The former is, at first look, more optical illusion than work of art. Housed in its own room, the timeless 1976 work looks like a dark, monochrome canvas on the wall of its own gallery. Close in on it, though—and dare to reach your hand into it—and you’ll “see” that there is nothing there. The rectangle is actually cut into the gallery wall. The art happens in our eyes and the takeaway is a change in perspective toward the things we see—and the things we think we see.

IMA Look down at the Indianapolis Museum of Art’s “Floor” and you’ll see hundreds of tiny figures holding you up. The remarkable piece is by artist Do-Ho-Suh. (Photo courtesy Indianapolis Museum of Art)

A more recent addition to the IMA’s contemporary art collection, “Floor” includes a platform that visitors are welcome to stand on—sometimes stepping up before realizing that hundreds of tiny figurines are “holding up” the floor. You can see the palms of their hands and the tops of their heads when you look down.

At the extremes, you can interpret this with “It takes a village” positivity (“Just look at all the support the world gives each individual). Or you can feel the oppression of these anonymous people, toiling to keep everything—including you—in balance. No matter what your reaction, this is a dynamic work that I take more from with every IMA stop.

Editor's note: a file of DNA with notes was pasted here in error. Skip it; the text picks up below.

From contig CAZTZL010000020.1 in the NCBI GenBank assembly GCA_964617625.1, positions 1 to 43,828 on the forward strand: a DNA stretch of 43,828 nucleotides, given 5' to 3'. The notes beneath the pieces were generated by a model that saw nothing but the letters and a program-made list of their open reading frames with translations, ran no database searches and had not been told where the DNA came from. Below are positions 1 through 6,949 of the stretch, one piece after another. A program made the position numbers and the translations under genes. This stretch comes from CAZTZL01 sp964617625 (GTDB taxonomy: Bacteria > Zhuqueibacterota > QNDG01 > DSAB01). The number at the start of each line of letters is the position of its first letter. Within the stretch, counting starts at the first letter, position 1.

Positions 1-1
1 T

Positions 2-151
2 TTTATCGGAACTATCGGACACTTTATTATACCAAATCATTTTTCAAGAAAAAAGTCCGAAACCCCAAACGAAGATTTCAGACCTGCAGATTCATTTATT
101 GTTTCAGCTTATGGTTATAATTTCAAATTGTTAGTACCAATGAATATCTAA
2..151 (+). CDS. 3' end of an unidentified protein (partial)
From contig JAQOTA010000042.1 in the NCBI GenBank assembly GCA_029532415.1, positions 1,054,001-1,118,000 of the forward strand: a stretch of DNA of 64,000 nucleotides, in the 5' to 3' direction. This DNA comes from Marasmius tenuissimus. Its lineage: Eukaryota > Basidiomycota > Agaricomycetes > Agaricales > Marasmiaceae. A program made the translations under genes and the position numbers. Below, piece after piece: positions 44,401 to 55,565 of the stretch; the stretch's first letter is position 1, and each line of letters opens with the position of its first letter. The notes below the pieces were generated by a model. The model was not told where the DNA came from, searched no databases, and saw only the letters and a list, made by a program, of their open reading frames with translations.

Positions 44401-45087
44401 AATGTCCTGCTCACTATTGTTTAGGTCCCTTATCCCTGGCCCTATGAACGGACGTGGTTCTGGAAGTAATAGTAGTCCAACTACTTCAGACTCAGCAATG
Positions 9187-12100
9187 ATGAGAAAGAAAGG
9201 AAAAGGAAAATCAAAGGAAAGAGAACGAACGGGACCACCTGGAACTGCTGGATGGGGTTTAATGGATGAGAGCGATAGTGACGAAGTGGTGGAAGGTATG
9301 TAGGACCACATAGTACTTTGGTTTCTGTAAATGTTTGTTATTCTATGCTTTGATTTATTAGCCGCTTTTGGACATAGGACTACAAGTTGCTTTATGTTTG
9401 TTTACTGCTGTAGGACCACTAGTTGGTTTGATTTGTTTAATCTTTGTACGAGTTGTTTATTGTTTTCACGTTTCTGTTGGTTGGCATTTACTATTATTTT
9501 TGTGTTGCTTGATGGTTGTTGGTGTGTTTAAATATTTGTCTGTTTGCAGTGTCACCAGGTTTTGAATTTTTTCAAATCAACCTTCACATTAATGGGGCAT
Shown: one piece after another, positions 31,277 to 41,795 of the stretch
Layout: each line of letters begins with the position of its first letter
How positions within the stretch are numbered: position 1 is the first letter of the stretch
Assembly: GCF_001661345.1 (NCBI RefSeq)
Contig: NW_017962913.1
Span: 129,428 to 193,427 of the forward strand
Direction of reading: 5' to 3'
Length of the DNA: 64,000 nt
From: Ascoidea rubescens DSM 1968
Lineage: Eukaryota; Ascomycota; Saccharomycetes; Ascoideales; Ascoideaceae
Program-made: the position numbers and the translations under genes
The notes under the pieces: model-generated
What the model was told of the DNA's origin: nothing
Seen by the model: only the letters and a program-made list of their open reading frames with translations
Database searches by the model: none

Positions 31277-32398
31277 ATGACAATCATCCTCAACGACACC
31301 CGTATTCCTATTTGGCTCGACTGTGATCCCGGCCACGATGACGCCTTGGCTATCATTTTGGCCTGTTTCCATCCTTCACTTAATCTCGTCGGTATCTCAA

Eiteljorg Museum of American Indians and Western Art

Every year, the Eiteljorg purchases one of the pieces from its “Quest for the West” art show, a move that not only demonstrates the value of the work being shown, but also helps build the museum’s permanent collection. The acquisition for 2007 was H. David Wright’s “Uninvited Visitor,” a dramatic winter scene fraught with the anticipation of a violent encounter. Like many of the Eiteljorg highlights, the piece is not only narratively interesting, but also seems to have a time and temperature of its own.

Indiana State Museum

While there’s always a lot going on inside the Indiana State Museum, it’s the outside that I make sure I show visitors. That’s where Indiana’s 92 counties are each represented by artwork attached to the building’s limestone exterior. (Henry County’s spot, for instance, features both a Wright Bros. plane and a basketball court.)

Sure, you can buy “The Art of the 92 County Walk” book at the Museum store, but first it’s more fun to discover them in their natural habitats.

Conner Prairie

Two words: hatchet throwing.

Do you have favorites of your own from these or other permanent collections? Visit this story online at www.ibj.com/arts and add yours to my list.•